One was of this enormous hand with a very long raised thumb which is the latest exhibit on the fourth plinth in Trafalgar Square.

The basic message according to the label is ‘think positive’  or ‘really good’ and I’m all for that.

Santa and polar bear

Santa and polar bear

The second image that really tickled me was this one in a shop window showing Santa sitting on a polar bear’s lap having his own Christmas treat.  What a lovely image!  I’m embarrassed to admit that I can’t remember which shop window this was, other than that it was one of the big stores in Regent Street.




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Comments

  1. Lesley turvey says:

    Just finished a small lap quilt using 4″ squares. Turned out well this time. Lots of pretty pink patterns no particular pattern. I would love to go to London went with the school many years ago. The shops must be beautifull. Have a Happy Christmas and a great new year. Lesley.

  2. Yet another winner Rosemary, very pleasing to the eye and the name is lovely too. I believe the lovely Santa window display was in Selfridges.. London is spectacular at this time of year.

  3. patricia winne says:

    Thank you so much for these beautiful patterns. I use many of your designs for charity quilts.

    Wish you a peaceful, warm and snuggly holiday season.

  4. DAWN O BRIEN says:

    hi from South Arica where IT IS SO hot Christmas baking is really a chore unless you do it in the night ! I do enjoy your weekly patterns and am trying to send my family in Kent a new quilt as you head for you really cold months Blessed Christmas to you and yours Dawn o Brien

    • Hi Dawn. I remember the heat well. I was in Cape Town last Christmas and loved every minute of it. I’m sure your family will welcome a quilt as winter sets in.

  5. Rose, I love brown in quilts and your pattern is very interesting
    with these colour combinations. The photos are great sometimes it isn’t easy
    to always think positive. I saw an interview, on telly, with Kaffee Fassett and he said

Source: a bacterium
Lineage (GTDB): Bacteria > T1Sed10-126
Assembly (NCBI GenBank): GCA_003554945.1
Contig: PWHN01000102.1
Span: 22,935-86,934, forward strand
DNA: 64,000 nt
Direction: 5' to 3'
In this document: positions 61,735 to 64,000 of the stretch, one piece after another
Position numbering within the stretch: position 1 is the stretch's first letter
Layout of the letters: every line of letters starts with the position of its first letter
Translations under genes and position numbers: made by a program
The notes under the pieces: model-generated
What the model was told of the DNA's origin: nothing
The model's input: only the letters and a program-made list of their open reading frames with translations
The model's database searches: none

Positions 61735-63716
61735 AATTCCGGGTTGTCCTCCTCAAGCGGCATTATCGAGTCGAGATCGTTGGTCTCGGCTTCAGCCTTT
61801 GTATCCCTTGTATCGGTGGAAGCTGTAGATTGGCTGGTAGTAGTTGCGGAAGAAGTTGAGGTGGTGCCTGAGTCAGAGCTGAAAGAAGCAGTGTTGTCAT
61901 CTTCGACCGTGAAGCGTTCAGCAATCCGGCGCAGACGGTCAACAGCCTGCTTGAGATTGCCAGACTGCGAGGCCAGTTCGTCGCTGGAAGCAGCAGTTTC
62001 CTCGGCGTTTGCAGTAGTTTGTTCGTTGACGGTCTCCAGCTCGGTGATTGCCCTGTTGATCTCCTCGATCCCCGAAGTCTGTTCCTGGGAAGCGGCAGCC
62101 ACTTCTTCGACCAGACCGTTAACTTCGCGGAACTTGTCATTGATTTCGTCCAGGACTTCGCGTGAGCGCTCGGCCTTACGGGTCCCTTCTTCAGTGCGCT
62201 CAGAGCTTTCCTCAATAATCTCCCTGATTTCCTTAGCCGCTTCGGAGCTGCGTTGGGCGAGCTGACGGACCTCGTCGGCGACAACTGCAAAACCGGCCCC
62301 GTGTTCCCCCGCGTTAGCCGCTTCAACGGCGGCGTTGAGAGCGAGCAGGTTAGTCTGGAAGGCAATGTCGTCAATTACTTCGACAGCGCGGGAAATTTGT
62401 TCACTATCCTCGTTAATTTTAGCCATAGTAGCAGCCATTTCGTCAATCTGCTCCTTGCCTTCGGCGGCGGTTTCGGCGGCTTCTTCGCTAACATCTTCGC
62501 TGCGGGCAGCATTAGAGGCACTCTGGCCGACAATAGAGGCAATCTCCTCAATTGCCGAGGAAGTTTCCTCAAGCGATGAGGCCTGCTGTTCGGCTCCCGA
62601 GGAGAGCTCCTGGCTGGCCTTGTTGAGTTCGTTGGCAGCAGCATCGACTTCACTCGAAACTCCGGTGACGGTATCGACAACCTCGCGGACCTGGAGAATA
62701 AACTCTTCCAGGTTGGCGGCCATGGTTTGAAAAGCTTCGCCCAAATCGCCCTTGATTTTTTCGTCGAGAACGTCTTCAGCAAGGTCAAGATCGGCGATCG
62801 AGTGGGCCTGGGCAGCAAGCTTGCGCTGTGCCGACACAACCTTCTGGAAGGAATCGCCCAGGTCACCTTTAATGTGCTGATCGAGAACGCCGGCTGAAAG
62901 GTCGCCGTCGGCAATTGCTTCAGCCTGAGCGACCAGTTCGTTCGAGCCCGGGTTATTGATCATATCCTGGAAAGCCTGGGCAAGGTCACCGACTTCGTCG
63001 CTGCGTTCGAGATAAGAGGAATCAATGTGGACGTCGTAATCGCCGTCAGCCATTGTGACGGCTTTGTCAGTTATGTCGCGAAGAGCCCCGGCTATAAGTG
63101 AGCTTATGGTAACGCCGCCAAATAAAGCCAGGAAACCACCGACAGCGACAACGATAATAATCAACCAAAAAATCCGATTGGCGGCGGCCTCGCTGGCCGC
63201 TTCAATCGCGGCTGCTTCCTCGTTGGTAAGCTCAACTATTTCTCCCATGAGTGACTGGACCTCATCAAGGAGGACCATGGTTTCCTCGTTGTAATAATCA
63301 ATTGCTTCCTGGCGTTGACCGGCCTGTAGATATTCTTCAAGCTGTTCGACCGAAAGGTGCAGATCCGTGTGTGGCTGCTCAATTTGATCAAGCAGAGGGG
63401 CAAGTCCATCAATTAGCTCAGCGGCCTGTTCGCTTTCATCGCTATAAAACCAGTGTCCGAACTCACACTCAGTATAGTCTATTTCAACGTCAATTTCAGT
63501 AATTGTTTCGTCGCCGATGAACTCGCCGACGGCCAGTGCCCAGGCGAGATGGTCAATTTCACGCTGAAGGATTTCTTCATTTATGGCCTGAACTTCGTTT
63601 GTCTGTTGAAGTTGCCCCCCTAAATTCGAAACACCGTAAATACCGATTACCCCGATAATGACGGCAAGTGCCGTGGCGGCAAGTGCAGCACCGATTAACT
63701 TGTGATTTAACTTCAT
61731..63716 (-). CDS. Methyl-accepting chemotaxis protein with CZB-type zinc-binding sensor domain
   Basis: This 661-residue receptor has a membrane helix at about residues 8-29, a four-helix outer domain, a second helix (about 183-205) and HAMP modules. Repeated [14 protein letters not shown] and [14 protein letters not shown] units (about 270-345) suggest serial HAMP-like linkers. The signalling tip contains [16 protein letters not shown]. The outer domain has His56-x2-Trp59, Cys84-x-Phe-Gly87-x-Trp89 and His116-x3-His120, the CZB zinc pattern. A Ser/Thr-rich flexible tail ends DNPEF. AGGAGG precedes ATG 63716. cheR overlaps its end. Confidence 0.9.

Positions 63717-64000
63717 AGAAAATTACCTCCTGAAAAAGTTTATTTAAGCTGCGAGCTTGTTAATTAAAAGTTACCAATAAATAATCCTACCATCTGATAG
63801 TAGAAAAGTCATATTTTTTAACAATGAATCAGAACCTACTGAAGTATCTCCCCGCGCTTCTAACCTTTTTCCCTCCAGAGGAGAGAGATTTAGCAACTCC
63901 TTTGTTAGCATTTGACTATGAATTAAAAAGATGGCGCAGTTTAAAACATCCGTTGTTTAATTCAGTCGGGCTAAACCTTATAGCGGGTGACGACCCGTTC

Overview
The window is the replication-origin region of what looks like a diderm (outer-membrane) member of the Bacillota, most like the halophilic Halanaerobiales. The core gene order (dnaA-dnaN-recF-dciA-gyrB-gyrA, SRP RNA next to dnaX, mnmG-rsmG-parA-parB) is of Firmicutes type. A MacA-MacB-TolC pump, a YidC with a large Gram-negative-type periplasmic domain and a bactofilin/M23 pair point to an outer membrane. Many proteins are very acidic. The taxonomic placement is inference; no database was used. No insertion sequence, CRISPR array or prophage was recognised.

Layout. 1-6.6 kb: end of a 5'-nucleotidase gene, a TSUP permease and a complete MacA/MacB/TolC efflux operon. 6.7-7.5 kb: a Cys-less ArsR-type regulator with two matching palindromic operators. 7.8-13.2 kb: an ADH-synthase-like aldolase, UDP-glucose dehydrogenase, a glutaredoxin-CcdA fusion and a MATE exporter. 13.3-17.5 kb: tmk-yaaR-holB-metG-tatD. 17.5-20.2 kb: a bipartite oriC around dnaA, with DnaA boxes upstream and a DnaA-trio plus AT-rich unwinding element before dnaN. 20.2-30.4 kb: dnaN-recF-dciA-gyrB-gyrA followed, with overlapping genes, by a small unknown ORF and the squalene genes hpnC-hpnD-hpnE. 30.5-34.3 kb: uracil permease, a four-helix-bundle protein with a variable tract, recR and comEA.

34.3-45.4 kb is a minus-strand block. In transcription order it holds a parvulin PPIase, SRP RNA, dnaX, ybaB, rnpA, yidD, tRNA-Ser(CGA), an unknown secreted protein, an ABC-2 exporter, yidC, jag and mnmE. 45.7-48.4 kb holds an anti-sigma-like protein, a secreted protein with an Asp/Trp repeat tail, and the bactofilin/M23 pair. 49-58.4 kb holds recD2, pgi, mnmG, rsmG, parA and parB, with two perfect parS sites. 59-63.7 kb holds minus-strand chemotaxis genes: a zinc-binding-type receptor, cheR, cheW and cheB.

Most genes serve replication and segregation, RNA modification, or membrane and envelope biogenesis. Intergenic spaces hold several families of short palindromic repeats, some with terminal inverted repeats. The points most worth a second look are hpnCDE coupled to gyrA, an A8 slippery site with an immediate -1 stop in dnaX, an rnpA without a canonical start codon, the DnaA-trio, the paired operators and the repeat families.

people should ignore the colour wheel and put every colour you like in a quilt.
    He went on to say he had no problem combining colours that are never meant
    to be together. However I thought some of the fabrics and quilts he showed
    would give me a headache.
    Enjoy your week-end and thank you for the pattern and photos.

    • Thanks for your comments, Mary. I couldn’t agree with KAFFEE Fassett more. I believe that each quilt should be in colours that please the person making the quilt, or the intended recipient. After all,it would be a very boring place if we all used the same colours as each other.

  6. I always like your quilt patterns. There must be thousands of combinations out there. You were correct when you told me that I would have to hurry if I wanted to finish the table runner by Christmas. Better if I made a couple of your oven gloves instead.
    Enjoy your weekend in London.

    • Hi Claire. Pot holders are also very quick to make as gifts. I don’t have any patterns on my website, but there are plenty of them on the Internet.

  7. Sandra Barnett says:

    Oh Rose,
    Another great quilt. I am going to have a fun filled January
    deciding which of your quilts to make. Love the Santa. so cute. Have delivered some of my Christmas presents to friends i will not see on Christmas Day.
    Have a Merry Christmas with your loved ones and stay warm. Oh and Happy Quilting
    Sandra

    • Hi Sandra. You are certainly very organised. I managed to post the presents that needed posting last week – that felt like quite an achievement.

  8. Love your site. All your quilts and photos.
    Also when your on your travels….makes me miss home more….ha Best wishes from Tasmania. Carole.

  9. Arleen Salmon says:

    Rose – your creativity amazes me..and EVERY WEEK!!! I enjoy your patterns as they are simple, easy and lovely. Thank you, Rose! (sent from N.E. Washington)

    • Thanks, Arleen. I ‘ m glad you find the patterns helpful. I only make the quilt tops- I have huge piles of unfinished projects which I hope to complete one day.

  10. Rose you always have such lovely ideas and I really enjoy your photos. Wishing you all you would wish for yourself this Holiday season!